We Can Build Better in Advance of Tornadoes

In light of last night’s deadly tornadoes in Illinois, I am raising (again) the issue of building in tornado zones using the new, groundbreaking construction philosophy that emerged after the catastrophic Tuscaloosa, Joplin and Moore outbreaks from recent years. The engineering case is strong, and last week Dr. Kevin Simmons, an Austin College economist, added to the economic case as well – http://bit.ly/1auWHdu.

Clearly, it is time to spread the word to leaders that by adding $1 per square foot to the cost of construction and incorporating tornado safe rooms to homes in high-wind zones, we can forever alter the deadly pattern of death and destruction that follow the annual, typical tornado outbreaks that will continue.

Below are excerpts from our May 2013 paper, “Building Codes: The Foundation for Resilience” that describe the engineering breakthrough.

For more than three years, the American Society of Civil Engineers (ASCE), Federal Emergency Management Agency (FEMA) building science engineers, and leading academic researchers have called for a new way of building to meet the challenge of saving lives while also preserving property in the face of tornado outbreaks. Their work, published as the Dual-Objective-Based Tornado Design Philosophy, is landmark in that it defies traditional assertions that “there is nothing you can affordably build to withstand tornadoes.”[1]

The research-informed effort comes in response to field investigations that documented a pattern of disproportionate structure collapse in tornado outbreaks. They point out how even small design changes can make a difference, and they have developed guidelines to estimate the tornado-induced loads. This will provide reasonable targets for designers to use in their future work. Homes built to these newer, research-informed guidelines will have the advantage of better wall bracing, improved roof tie-downs and overall stronger connections.

According to Dr. David O. Prevatt, Associate Professor of the University of Florida, Department of Civil and Coastal Engineering, “If we can put a man on the moon, we can keep a roof on a house, and our research demonstrates it is possible to design and build houses that protect people and structures from deadly winds. Techniques developed and implemented in Florida that have reduced hurricane losses can be applied and used in houses to also reduce tornado losses.”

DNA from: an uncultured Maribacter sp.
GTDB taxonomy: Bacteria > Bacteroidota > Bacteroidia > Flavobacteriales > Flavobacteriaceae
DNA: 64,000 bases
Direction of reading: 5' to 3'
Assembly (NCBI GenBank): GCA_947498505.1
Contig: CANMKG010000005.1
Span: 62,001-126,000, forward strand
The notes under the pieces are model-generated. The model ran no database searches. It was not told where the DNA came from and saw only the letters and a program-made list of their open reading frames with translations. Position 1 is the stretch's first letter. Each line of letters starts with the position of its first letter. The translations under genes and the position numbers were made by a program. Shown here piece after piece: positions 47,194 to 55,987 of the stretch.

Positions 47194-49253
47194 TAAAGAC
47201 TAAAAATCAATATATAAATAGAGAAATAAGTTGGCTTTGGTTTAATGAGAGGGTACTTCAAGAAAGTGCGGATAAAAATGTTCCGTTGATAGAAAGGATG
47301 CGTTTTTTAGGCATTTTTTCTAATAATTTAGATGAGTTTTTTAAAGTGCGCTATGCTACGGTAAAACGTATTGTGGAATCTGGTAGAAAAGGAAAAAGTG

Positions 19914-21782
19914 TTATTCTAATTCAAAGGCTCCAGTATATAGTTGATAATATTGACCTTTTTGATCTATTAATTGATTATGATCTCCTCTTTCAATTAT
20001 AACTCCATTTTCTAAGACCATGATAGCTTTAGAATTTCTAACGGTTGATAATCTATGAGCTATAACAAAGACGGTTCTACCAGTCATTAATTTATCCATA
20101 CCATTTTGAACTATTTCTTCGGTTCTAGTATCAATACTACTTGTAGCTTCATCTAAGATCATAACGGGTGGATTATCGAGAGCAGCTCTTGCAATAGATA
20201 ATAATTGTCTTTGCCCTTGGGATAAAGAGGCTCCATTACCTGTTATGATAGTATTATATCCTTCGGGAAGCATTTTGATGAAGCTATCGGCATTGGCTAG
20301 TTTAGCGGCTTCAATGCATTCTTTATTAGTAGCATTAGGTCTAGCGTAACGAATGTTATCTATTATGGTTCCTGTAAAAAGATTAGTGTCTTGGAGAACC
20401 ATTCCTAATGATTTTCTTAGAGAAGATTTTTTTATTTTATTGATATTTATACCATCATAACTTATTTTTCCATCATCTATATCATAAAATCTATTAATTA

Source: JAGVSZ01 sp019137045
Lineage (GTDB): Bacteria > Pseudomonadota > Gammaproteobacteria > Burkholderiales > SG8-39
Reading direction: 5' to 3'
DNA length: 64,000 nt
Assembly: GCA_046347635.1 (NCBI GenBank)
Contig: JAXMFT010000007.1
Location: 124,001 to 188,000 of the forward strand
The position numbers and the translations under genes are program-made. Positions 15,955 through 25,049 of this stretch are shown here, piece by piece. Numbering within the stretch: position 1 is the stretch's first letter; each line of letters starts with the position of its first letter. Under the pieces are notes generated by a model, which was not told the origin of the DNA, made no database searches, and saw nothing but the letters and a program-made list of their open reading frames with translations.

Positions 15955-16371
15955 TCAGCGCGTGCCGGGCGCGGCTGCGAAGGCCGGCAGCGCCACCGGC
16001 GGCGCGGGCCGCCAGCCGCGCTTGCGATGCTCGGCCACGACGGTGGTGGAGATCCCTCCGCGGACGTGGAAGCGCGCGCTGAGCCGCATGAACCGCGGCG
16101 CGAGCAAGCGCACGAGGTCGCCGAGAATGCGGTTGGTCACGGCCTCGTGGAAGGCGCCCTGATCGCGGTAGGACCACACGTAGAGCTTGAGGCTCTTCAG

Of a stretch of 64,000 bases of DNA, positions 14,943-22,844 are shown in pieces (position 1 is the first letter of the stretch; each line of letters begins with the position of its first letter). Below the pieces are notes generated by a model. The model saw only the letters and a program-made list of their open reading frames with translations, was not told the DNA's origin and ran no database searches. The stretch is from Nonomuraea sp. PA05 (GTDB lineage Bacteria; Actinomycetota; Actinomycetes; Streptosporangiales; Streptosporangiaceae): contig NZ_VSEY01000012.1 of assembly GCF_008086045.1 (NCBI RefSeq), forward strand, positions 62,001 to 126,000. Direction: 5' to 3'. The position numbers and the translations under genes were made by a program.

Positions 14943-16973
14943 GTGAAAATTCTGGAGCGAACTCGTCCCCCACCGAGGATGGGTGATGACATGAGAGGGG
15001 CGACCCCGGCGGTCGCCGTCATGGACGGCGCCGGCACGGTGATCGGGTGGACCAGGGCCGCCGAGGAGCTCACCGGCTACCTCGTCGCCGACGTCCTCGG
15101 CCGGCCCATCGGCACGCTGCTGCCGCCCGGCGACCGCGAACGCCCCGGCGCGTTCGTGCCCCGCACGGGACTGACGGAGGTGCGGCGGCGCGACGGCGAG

This novel new approach is buoyed by the finding by the National Climatic Data Center (NCDC) that even if a tornado is EF-4 or EF-5, 95 percent of the damage generated occurs at EF-3 and below. What this means is that the enhanced practices can bring material increases in home strength. Moreover, since 90 percent of all tornadoes never exceed EF-2 with winds of up to 135 mph, wind-resistant building practices like those included in the code can save lives and dramatically improve building performance in nearly every tornado event.

We believe that this is possibly one of the most important breakthroughs in high wind design during the past two decades as it offers an affordable innovation that can potentially improve life safety and economic well-being for millions of residents throughout the U.S.

Homes are a long-term investment. Eighty percent of our homes are more than 20 years old, and most of them will be around for at least another 30 years. Thus, it’s important not only for individual families to make careful choices now as they rebuild, but each community must acknowledge its responsibility to rebuild in a resilient way.

In January of 2015, during the International Builders Show, we analyzed and released updated NOAA Storm Prediction Center data showing that nearly 90% of U.S. counties experience tornado watches. This information underscores the point that the impact of building differently is not just beneficial to those who are directly hit by tornadoes. Having a stronger home and a safe room will bring beneficial peace of mind to all in harm’s way as they hunker down, worry, and wonder if their town will be next.

 [1] Van de Lindt, John W., et al. 2013. “Dual-Objective-Based Tornado Design Philosophy.” Available: http://ascelibrary.org/doi/abs/10.1061/%28ASCE%29ST.1943-541X.0000622

Leave a Reply

Fill in your details below or click an icon to log in:

WordPress.com Logo

You are commenting using your WordPress.com account. Log Out / Change )

Twitter picture

You are commenting using your Twitter account. Log Out / Change )

Facebook photo

You are commenting using your Facebook account. Log Out / Change )

Google+ photo

You are commenting using your Google+ account. Log Out / Change )

Connecting to %s